PGS Exclusive: Introducing the Daily Dinosaur

To celebrate The Princeton Field Guide to Dinosaurs by Gregory S. Paul, Princeton Global Science will post a a daily dinosaur for the next few weeks. To launch this feature I asked Robert Kirk, group publisher for the sciences and natural history editor, about the book and here’s what he had to say.



Like any self-respecting child, at the age of 6 I began my love affair with dinosaurs and their world. I spent hours memorizing the intoxicatingly strange names – Stegosaurus, Pachycephalasaurus, Brontosaurus, Allosaurus – poring over badly printed, luridly splashy pictures of T. rex sinking its fangs into the flanks of some unlucky triceratops. While I’ve forgotten many things in life, I can still remember the litany of dinosaur names, and individual pages and scenes from those early books.

When I became a field guide publisher in the early 1980’s, I harbored a not-so-secret desire to put together the ultimate field guide for dinosaurs. Of course, there is an implicit absurdity in such a notion, but what I really wanted was a serious, detailed, accessible, and comprehensive guide that would show the range and splendor of the ‘true’ dinosaurs. In fact I started two such projects, which ultimately fell by the wayside (a good thing in hindsight). In Greg Paul I found the answer to my prayer – here was a man with the artistic talent and depth of knowledge to make the book I most desired.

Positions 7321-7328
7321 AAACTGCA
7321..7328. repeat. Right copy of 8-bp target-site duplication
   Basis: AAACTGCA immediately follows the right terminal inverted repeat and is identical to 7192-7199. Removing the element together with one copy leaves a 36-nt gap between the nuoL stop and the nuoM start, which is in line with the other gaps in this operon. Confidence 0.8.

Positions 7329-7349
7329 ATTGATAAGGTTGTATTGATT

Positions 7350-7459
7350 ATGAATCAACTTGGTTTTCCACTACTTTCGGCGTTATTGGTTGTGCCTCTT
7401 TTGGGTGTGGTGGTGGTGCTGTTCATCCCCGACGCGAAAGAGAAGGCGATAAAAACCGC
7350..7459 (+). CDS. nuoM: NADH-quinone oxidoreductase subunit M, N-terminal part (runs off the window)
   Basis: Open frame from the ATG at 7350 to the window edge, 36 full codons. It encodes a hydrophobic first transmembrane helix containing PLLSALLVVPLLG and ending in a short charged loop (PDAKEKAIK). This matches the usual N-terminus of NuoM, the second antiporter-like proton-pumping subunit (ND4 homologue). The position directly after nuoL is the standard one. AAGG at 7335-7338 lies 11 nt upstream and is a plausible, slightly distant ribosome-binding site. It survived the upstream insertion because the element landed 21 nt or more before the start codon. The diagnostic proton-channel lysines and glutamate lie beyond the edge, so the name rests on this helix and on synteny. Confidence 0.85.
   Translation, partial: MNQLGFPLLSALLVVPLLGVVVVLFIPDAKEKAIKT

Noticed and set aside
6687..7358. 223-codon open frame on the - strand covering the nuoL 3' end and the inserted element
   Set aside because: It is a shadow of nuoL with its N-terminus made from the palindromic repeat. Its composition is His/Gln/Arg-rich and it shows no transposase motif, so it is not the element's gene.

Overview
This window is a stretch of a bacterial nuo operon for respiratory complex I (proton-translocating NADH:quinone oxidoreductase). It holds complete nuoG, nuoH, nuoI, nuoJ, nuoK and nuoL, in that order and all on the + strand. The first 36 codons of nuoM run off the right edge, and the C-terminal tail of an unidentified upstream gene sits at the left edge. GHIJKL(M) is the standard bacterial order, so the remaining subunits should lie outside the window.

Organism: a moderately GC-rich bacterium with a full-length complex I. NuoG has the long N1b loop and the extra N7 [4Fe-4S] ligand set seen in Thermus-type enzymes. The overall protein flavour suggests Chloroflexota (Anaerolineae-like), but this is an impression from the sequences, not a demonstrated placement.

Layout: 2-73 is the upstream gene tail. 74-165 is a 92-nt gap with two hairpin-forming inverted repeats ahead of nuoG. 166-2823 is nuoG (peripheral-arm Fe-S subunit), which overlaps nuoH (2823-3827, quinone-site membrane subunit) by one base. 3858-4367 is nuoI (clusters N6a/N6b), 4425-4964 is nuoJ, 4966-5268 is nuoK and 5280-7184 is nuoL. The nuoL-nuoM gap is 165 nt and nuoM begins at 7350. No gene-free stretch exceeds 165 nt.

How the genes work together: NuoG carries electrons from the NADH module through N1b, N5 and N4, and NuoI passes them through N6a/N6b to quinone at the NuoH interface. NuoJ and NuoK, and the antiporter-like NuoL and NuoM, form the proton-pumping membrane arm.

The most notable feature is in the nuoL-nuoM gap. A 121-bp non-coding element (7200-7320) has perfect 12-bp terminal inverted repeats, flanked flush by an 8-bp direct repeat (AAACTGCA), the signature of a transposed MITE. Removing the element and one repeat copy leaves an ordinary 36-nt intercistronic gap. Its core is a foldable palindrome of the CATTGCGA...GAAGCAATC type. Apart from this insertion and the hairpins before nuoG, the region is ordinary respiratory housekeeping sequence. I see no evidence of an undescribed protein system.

The Princeton Field Guide to Dinosaurs is a stunning, one-man show. It covers 735 species and features hundreds and hundreds of color and black-and-white illustrations – life studies, sketches, skeletal and skull reconstructions, scenic views, anatomical diagrams, paleo maps, and so much more. Cataloged here is the dinosaur world from tiny feathered creatures to the gigantic supersauropods. The species accounts and illustrations are prefaced by a lengthy and richly illustrated introduction, which covers, in considerable detail, dinosaur anatomy, physiology, locomotion, reproduction, and growth, and also explains the taxonomic complexity of dinosaur paleontology. Armed with this knowledge, you can plunge straight into the species accounts themselves, and fully appreciate the diversity of dinosaurs – and hone your identification skills at the same time! The following images are but a taster. Enjoy!